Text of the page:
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Maybe this will help, maybe it won't

From: "Joshua D(dot) Drake" <jd(at)commandprompt(dot)com>
To: pgeu-general(at)postgresql(dot)org
Subject: Maybe this will help, maybe it won't
Date: 2008-01-25 20:01:48
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I was talking with a peer about the particular PGEU problem that I am
currently arguing on the following thread:

I wanted to see if I could explain my position outside of the thread to
allow the thread to stay productive.

I am aware that there are variable levels of cultural idioms in all
countries. Americans have theirs, Canadians, Germans... all of them.
Whenever I make a comment about the succinct nature of PeterE's
responses, the response I get back is, "He's German". It's not
derogatory, it's a statement of a particular cultural perspective.

I on the other hand am trying to look past cultural divides. This
isn't about Europe or America or Japan. This is about PostgreSQL. I
don't care if you are a Platypus from Australia, if you known and love
PostgreSQL I want you involved.

To take it back to a practical example. I posted the following email
about PostgreSQL Conference East a while back:

One of the responses I got back was, "Why do Europeans care about an
United States conference?" My response to that was and still is:

"It is not an United States conference. It is a PostgreSQL conference
being held in United States". 

Because we are all members of PostgreSQL you should care.

I specifically ignore (much to others dismay) cultural, racial and sex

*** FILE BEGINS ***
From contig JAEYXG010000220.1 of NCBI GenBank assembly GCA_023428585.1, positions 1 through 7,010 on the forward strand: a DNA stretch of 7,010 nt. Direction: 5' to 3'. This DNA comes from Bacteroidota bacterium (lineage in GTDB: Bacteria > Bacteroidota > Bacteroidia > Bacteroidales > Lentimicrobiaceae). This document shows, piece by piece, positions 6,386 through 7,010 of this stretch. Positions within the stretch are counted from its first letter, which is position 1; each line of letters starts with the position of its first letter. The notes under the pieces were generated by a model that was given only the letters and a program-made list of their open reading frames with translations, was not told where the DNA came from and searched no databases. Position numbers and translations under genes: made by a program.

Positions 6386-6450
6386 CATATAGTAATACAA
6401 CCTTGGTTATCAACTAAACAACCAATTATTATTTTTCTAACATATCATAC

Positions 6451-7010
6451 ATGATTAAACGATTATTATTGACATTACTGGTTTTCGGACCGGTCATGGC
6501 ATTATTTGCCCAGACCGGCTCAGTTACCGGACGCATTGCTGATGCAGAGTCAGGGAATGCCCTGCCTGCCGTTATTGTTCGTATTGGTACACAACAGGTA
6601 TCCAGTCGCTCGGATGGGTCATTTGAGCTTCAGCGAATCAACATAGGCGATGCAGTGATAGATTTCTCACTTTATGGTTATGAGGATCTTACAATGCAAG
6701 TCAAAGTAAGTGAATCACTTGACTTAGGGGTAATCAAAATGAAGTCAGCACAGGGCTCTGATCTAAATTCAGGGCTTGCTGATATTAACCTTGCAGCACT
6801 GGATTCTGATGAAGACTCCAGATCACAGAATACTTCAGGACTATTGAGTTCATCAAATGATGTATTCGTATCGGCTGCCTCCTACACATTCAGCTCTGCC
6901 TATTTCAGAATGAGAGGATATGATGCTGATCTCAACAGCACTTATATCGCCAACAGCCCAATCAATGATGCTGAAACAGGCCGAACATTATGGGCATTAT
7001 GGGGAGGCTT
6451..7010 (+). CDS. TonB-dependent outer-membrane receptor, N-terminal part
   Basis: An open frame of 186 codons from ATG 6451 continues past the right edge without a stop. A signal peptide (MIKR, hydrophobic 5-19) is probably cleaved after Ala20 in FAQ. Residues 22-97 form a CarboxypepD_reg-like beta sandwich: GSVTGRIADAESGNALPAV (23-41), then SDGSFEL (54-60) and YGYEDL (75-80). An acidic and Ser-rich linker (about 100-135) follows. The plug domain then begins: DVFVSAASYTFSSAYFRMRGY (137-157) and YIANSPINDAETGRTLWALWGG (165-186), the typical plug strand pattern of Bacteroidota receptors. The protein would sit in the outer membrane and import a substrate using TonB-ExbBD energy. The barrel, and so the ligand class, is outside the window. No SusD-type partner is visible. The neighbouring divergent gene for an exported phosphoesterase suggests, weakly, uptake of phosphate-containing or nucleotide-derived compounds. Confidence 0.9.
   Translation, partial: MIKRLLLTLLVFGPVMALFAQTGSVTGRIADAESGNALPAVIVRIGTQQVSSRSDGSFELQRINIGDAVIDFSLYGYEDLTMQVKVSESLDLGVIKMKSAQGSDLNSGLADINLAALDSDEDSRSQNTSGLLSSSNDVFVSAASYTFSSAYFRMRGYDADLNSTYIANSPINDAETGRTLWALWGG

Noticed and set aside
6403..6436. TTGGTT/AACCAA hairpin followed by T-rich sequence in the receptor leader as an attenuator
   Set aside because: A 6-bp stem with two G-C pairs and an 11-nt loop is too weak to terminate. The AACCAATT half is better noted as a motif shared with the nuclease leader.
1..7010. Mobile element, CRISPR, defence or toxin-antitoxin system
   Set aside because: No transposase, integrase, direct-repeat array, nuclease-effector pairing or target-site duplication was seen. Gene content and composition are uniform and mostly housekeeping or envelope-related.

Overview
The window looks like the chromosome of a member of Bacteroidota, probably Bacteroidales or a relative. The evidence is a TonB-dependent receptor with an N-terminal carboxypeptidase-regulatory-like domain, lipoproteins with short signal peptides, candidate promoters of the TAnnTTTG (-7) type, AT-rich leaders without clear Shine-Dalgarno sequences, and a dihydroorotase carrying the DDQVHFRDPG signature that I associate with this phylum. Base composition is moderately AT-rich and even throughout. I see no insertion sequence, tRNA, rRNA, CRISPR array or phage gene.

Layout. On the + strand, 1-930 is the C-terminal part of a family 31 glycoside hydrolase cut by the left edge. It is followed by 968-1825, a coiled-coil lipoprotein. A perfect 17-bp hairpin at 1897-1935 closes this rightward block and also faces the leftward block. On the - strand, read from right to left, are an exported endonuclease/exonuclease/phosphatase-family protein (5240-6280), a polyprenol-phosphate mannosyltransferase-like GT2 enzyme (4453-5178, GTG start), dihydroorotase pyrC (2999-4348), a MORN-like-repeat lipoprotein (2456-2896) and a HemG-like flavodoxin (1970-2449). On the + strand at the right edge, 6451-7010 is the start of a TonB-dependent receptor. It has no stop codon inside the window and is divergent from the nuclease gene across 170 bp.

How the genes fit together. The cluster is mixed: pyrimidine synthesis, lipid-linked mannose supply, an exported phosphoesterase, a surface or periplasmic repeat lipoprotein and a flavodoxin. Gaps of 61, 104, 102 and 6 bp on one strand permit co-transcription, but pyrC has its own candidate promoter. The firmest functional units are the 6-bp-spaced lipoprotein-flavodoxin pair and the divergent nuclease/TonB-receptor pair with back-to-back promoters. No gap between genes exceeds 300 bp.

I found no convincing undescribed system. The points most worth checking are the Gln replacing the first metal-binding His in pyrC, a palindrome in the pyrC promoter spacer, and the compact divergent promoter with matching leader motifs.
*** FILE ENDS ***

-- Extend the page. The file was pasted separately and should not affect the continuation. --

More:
boundaries because I believe those boundaries are the implicit bases
for most problems created within the world as a whole.

If we take the idea of no boundaries to PostgreSQL we have
(initially) three distinct cultures that will end up applying:

1. EU
3. NA (north america)

	(note there are others that are forming like Pg.BR)

I believe it makes absolute sense to have legal organizations in
place that represent the community in a regionally. They should however
be representing the PostgreSQL community as a whole, strategically
located within their particular geographic region. 

The problem arises when you limit who can be active within a particular
organization. When an organization generates artificial limitations
based on cultural divides you are not representing PostgreSQL as a
whole. You are representing a subset of PostgreSQL which will in the
long run creates rifts and weaken the global fabric of our community.

I see this to some degree within the JPUG community already. They
barely participate in the larger community. Now there are some even
larger cultural and language concerns that assist in the divide but
those concerns don't exist for the EU community.

The macro community of PostgreSQL is based on the idea of meritocracy.
The tallest order being an invitation to -core. Through the hard,
diligent, responsible and respectable work of the contributors you
garner different levels influence, respect and responsibility. 

The current path of the micro community of EU is that the meritocracy
is limited. Someone from Chile could in fact become one of the most
beneficial members to the the EU community and yet never be in a
position to authoritatively influence the direction of the
micro community itself. That removes a lot of the attraction to
crossing regional divides and create bonds between the micro community
and the macro community.

If we continue down this path we are going to end up with a bunch of
micro communities that have zero distinct tie to the larger macro
community of 


Joshua D. Drake

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Subject: Re: Maybe this will help, maybe it won't
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Subject: Re: PostgreSQL Europe statutes : recap

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